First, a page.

Media Use Exit Polls to Help Project Winners

Posted November 6th, 2012 at 6:30 pm (UTC-5)
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One term that will be heard frequently throughout media coverage of the president election is “exit poll.”

It is the first tangible taste of how the election may turn out, but should not be mistaken for official results.

Professional polltsters stand outside voting stations across the country and immediately ask randomly selected voters for whom they cast a ballot. The pollsters also make random telephone calls to get statistics on early voting.

The major U.S. television and radio networks and the Associated Press receive the initial results about one hour before the first polls close on Election Day and use the results to project winners.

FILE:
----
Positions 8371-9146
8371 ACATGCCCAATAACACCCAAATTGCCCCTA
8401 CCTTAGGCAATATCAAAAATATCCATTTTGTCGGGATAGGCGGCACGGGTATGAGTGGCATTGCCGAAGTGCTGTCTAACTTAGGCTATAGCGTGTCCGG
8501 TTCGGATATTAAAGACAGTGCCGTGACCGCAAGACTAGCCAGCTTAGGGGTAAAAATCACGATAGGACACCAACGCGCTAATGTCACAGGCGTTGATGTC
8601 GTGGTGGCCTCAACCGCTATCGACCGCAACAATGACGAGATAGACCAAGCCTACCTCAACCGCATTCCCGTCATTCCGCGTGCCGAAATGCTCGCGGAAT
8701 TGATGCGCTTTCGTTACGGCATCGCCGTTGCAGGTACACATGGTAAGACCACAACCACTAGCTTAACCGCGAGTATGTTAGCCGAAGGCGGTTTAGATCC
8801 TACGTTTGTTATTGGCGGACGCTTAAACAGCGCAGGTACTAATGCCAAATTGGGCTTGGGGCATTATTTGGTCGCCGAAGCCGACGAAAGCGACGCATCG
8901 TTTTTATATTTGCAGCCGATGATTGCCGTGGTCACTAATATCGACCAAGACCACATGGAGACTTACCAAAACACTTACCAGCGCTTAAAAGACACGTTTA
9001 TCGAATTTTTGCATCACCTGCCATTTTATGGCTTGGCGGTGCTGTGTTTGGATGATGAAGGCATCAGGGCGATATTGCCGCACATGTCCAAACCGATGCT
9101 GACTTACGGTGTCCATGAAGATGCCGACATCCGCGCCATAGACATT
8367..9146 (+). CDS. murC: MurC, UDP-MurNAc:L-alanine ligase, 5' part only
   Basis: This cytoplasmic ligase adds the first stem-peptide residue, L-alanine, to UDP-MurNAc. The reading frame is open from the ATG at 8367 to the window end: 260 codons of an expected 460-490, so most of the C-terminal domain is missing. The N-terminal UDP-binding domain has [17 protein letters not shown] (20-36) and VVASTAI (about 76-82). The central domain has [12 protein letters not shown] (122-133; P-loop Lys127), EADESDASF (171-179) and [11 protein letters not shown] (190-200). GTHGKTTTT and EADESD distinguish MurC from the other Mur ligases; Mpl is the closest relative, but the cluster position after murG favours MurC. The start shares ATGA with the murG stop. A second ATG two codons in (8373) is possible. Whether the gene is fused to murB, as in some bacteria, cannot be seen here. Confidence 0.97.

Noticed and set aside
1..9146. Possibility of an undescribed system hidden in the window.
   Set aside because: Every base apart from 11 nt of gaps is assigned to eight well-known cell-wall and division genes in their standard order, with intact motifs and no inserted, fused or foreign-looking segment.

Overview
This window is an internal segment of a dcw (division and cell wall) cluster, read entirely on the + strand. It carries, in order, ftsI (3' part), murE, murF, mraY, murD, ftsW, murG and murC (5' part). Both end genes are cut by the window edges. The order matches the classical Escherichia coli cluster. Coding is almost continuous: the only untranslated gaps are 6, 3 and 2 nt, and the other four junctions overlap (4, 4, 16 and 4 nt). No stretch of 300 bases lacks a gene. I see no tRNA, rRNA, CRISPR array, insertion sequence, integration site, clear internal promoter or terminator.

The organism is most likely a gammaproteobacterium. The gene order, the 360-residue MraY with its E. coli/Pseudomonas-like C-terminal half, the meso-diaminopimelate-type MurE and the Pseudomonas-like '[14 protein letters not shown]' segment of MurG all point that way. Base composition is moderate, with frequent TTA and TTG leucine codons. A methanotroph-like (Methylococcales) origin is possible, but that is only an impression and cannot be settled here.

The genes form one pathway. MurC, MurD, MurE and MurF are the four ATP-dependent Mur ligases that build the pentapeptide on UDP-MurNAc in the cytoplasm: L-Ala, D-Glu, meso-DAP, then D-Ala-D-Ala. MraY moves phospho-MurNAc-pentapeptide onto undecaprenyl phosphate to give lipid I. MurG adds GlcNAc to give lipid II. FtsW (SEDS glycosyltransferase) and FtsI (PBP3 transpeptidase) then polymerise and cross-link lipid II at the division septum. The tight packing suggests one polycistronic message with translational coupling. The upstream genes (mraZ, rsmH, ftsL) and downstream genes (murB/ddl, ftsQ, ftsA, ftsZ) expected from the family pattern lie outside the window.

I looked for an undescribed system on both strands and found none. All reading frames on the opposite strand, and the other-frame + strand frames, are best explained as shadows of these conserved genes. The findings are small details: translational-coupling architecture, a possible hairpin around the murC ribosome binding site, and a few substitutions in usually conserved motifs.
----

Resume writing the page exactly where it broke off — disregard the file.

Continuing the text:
The polls are also used to show how states voted and how different demographics, such as gender and age groups, cast their ballots.

The pollsters are anxious to stress that any numbers reported as exit polls before the networks get them are phony and not to be believed.

Some critics of letting news organizations release exit polls say the numbers can be misleading and discourage people who have not yet voted.

Backers say the data are important to track how and why voters cast ballots they way they did.